Christian Wade has been something of an anomaly in the NFL world. Since entering the league in 2019, he has excelled in his limited pre-season action. However, given his status as an International Pathway Program (IPP) player, Wade sat on the practice squad with a roster spot exemption; ineligible to actually play. Bills fans have been clamouring for Wade Time for a while, but what do we really know about him?
Wade is famed for his skills as a Winger, but he didn’t always have an interest in rugby. He attended the Royal Grammar School and wanted to get involved in athletics. Rugby was the only true option. Wade excelled in the sport relatively quickly, playing for England’s international team as part of the Under-20 team. That team took home fourth place in the IRB Rugby World Cup in 2010.
Naturally, he moved on to the professional level; debuting with the London Wasps in 2011. His natural speed and agility made him lethal on the wing (down the sidelines). In fact, he exploded in the 2011-12 and 2012-13 seasons. He earned an international squad call-up for England, and won several awards including the Players’ Player of the Year and the Young Player of the Year. Christian was an exceptional player for the Wasps up until 2018, when he decided to pursue his NFL aspirations.
The International Pathway Program
How does a player who didn’t come up through the US/Canadian college system become an NFL athlete? Simple: They enter the IPP. The purpose of the IPP is to widen the NFL talent pool and expand international interest in (American) football. In 2019, the program assigned Christian Wade to the Bills. The NFL gave the team a roster exemption to allow Wade up to two years to develop as a Running Back.
How His Talents Translate To The NFL
It may be difficult to understand, but rugby stats don’t quite translate to the NFL. The measurables just aren’t recorded the same way they are in America. What we do know is this: Wade brings a speed and lethal agility to the position that’s rare for an RB of his age. Additionally, his vision, often displayed by his ability to create running lanes on the rugby pitch, is excellent. He was a nightmare for the Wasps in open space and manipulated the sideline like a genius when stuck in traffic. If he’d played in college and gone through the draft as a normal prospect, he quite possibly would’ve been drafted somewhat highly.
How Has He Grown?
We all wanted Christian Wade on the roster in 2019. However, he had some significant flaws in his game. He was criticized for running away from his blocks and seeming not to “trust his teammates”. Those are fair statements. In rugby, Wade never expected to have blockers and played like it was 1-on-11 all the time. It worked out in his favour on breakaways, but more often than not it would hinder him in a real game situation.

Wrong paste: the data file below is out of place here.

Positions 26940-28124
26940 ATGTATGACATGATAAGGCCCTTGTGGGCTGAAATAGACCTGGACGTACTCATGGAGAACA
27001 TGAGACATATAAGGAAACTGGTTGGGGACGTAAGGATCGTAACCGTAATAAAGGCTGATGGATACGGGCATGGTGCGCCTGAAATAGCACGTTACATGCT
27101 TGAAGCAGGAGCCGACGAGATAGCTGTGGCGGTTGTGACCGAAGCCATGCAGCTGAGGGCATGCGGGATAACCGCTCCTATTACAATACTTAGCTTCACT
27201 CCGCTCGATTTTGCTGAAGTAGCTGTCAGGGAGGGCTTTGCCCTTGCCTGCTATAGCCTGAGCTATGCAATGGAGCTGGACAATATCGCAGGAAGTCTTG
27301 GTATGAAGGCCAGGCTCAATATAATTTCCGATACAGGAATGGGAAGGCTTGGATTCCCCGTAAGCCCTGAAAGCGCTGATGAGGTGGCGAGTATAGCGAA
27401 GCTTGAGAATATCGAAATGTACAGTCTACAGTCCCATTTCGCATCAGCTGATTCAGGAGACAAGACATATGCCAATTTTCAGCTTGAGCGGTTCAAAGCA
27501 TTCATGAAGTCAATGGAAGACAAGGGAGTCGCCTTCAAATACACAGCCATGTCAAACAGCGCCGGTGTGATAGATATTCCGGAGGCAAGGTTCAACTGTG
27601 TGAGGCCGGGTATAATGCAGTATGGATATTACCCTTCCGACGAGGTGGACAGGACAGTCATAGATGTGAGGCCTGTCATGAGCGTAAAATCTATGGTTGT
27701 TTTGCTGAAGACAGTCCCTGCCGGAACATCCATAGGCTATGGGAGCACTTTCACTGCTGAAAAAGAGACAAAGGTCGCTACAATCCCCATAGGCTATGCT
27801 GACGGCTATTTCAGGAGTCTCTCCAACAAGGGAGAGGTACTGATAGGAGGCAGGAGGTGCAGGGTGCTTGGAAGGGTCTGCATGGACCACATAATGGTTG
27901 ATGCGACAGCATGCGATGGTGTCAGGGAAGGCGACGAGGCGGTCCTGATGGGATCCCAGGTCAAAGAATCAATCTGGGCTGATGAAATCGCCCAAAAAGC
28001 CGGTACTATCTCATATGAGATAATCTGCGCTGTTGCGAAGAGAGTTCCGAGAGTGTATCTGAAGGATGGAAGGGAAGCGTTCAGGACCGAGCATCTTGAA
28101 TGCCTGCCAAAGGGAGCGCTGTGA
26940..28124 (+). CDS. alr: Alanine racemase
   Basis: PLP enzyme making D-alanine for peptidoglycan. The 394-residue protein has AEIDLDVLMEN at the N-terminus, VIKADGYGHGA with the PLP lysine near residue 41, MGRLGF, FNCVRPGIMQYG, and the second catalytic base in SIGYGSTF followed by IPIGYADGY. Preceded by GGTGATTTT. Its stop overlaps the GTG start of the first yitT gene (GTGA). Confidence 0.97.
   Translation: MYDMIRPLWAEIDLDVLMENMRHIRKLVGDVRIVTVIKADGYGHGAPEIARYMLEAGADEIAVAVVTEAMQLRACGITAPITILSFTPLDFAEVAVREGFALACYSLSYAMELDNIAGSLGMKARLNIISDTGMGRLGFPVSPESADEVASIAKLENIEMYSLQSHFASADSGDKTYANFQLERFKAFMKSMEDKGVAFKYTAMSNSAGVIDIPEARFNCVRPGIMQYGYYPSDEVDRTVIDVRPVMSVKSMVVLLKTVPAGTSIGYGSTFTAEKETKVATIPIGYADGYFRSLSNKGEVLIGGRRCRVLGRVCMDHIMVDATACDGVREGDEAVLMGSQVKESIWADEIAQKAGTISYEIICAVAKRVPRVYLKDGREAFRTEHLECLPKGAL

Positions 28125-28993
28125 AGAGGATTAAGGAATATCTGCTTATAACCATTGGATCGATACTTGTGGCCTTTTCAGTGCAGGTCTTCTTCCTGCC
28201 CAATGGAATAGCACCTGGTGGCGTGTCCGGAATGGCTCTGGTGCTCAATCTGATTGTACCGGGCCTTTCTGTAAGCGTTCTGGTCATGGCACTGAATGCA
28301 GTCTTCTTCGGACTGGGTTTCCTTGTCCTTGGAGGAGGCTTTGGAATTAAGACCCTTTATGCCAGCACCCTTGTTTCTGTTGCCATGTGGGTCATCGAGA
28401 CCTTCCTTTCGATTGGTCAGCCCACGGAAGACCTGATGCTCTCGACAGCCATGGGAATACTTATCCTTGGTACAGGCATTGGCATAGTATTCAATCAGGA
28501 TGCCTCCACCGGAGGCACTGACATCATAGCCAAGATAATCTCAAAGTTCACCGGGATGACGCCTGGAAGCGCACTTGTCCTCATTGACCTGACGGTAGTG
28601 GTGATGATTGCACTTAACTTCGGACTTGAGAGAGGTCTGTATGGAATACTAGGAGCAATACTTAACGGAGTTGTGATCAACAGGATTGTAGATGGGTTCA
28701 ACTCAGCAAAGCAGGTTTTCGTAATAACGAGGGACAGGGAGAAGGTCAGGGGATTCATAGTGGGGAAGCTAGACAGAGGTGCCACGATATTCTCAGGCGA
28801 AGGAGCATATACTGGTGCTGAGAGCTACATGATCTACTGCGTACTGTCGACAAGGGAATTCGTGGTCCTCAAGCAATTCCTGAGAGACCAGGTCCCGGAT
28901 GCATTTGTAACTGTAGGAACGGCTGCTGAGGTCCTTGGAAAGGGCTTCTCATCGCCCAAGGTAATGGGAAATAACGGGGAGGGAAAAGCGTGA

In order to succeed, an offense needs to act as one. This year, in camp, he appears to operate much more like a RB, which means his athleticism is no longer a crutch, but an asset. Finding the holes carved out by his linemen means that he can find the open room needed to do what he does best. And, as one of only two speedy RBs on the roster, he gives himself an opportunity to make the 53-man roster for the first time in his career. He’s also learned about some run and pass blocking assignments; areas where he had no prior experience. Furthermore, he likely learned the basics of reading a defense in practice. Being immersed in the playbook for two straight seasons means he won’t have any studying to do. The only thing he has left to learn is how to run routes.
Making The Team
Unfortunately, he’s still the least experienced RB on the team, which doesn’t bode well given he’s 30. He brings speed, but so does Matt Breida, who has significantly more playing experience. He won’t knock off Devin Singletary or Zack Moss, who both have carved-out roles for themselves in the backfield. Meanwhile, Taiwan Jones is an experienced special teams ace. On a Bills team that typically carries four RBs, with one or two of them used primarily on special teams, he’d need to provide something extra that no other player in the room can do. That thing? Returning kicks.
Hear me out. We all know that Isaiah McKenzie is an attractive choice, but he also holds a potentially significant role in the offense, and putting his body on the line to return kicks may be too risky for a team with Super Bowl aspirations. Christian Wade could finally bring his open-field talent to the forefront as a returner, but he’ll need a shot first. Let’s hope we can see some gold from his come preseason.
UPDATE: Per Tom Pelissero, IPP players may now be included on the practice squad under their roster exemption without being excluded from playing in the regular season. In order to play, the Bills would have to waive Wade’s roster exemption and retain him on the practice squad for three weeks. This means that he could still play this season even if he fails to make the main roster; a situation that wasn’t possible before.